Done? Of course not. I need more lumber! You can see the wall that really set this solar project back, because it was going up during some time I’d been planning to hammer through solar builds. There was just too much bobcat and backhoe running around for me to be able to get much done - I’m not one to try and work near a bobcat, with a bucket of dirt, doing 10mph.
Painting… Oh the Painting
For the house system, I’m going with a bit of a blacked out theme. Why? Because I think it’s going to look properly awesome, that’s why! So, I picked up a couple gallons of a rather high end, very nice black paint, and set to work sanding and painting just about everything.
I also purchased a roller, because there is a lot of surface area to paint here. I also got some help!
Seriously, though, for something like this, get a 9” roller. The small ones are nice, but slow.
Once all 18 are painted and lined up along the shipping container to dry in the sun, there was a bit of a “… oh. Yeah, this is a big project!” moment. There are a lot of A-frames. This is one side done. Flip them over, paint the other side on another day, let them dry again.
Then, on yet another day, paint the undersides. I left the inside corners of the bottoms unpainted for them to sit on, and left the bottom of the peak dry so I could easily move them. I painted those, and since the sides were dry, I stacked them in a rather sketchy pile of As…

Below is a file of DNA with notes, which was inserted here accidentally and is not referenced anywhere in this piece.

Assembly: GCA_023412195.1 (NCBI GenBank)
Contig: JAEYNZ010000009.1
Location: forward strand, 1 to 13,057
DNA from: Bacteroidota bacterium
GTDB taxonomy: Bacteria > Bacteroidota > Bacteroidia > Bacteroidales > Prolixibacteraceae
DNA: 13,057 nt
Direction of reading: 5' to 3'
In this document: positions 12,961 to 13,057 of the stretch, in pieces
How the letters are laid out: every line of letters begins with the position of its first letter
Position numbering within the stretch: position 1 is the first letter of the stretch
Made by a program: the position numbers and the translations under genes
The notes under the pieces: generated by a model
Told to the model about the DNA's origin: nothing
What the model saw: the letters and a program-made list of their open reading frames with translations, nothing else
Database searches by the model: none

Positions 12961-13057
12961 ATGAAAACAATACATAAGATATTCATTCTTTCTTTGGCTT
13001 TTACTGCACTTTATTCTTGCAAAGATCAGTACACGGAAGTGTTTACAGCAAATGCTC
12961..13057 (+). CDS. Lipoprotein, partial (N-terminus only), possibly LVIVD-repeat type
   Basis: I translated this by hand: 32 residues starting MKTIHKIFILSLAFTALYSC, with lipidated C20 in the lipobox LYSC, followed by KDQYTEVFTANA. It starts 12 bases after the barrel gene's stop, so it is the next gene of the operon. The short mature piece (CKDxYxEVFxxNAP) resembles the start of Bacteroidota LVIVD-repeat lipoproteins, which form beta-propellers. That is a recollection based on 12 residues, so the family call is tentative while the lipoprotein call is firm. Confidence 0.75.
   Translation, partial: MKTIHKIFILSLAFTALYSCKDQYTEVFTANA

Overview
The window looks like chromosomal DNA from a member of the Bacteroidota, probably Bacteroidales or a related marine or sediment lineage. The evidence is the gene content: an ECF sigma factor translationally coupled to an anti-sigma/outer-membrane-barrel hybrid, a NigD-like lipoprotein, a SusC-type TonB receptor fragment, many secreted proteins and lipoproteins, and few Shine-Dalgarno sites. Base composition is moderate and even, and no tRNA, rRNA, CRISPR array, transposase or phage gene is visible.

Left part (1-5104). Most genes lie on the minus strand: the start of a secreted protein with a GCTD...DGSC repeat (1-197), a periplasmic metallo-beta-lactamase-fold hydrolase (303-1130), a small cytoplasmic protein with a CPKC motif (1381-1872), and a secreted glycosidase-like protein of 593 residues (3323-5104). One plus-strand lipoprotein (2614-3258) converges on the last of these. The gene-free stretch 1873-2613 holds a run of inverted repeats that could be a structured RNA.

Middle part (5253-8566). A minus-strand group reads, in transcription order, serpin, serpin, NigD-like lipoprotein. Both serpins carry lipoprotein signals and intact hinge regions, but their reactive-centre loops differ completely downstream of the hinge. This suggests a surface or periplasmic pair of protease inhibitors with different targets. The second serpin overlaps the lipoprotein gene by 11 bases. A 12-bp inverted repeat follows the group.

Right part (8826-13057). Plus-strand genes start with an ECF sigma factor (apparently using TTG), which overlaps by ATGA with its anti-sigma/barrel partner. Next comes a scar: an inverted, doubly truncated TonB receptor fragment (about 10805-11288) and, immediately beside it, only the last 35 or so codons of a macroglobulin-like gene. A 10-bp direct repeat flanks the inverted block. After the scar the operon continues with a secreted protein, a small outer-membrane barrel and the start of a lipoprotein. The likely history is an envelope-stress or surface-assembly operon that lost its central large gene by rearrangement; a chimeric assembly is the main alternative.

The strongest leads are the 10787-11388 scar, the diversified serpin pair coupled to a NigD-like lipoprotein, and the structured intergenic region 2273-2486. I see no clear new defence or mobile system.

Next, the crossmembers had to be painted. The paint I’m using dries fairly quickly, so I was able to do both sides of these in one day.
Of course, this is just the primer coat. I’ll do a second coat once the frames are installed, because I can do both sides at once, and generally get things done somewhat faster then. Where two painted surfaces are facing each other and screwed together, I’m just not that worried about them - though I may run some beads of caulk along the joints for good measure.
To finish: Mount the As to the side rails!
Simple, right? It did take some time… just like everything else on this project.
While it looks like these As are all different widths, I swear they’re all identical to the best of my ability. Each frame has 9 As on it, a bit over 4’ apart. This number of frames conveniently works out to put the ends on first, split the gap to locate the center, then split the remaining gaps and put the others on - A5 is halfway between A1 and A9, A3 is halfway between A1 and A5, etc.
Assembly involves putting the A into position, positioning the crossmember, adding a ton of clamps to hold everything straight, and then adding lots of screws - some for the rafter ties, some for holding the cross members to the As, and some just because. Lots of screws.
You can see the “90 degree twist” rafter tie I’m using down between the clamps. I’m using 4 of these per “A” - and while they have holes for 5 nails/screws, I’m only using 3, because the others are too close to really add much strength.
The other side also involved more of the same.
You can see a 2x4 I’m using to force the rails apart. Some of the points required a bit of a wedge to get at the proper separation. This works! Once the As are in place, I’ll tighten down the uprights and make sure everything is firmly held.
Do this a lot, and you get A-frames! Here, shooting from the west, you can see how the west facing panels will still be catching sun even when south facing panels would have long since quit. The sun is north of west, but I’ll still have one set of panels fully illuminated.
So, yes. A-frames. Ready to add rails and panels - once the trenching for wire is done. That’s a story for another post.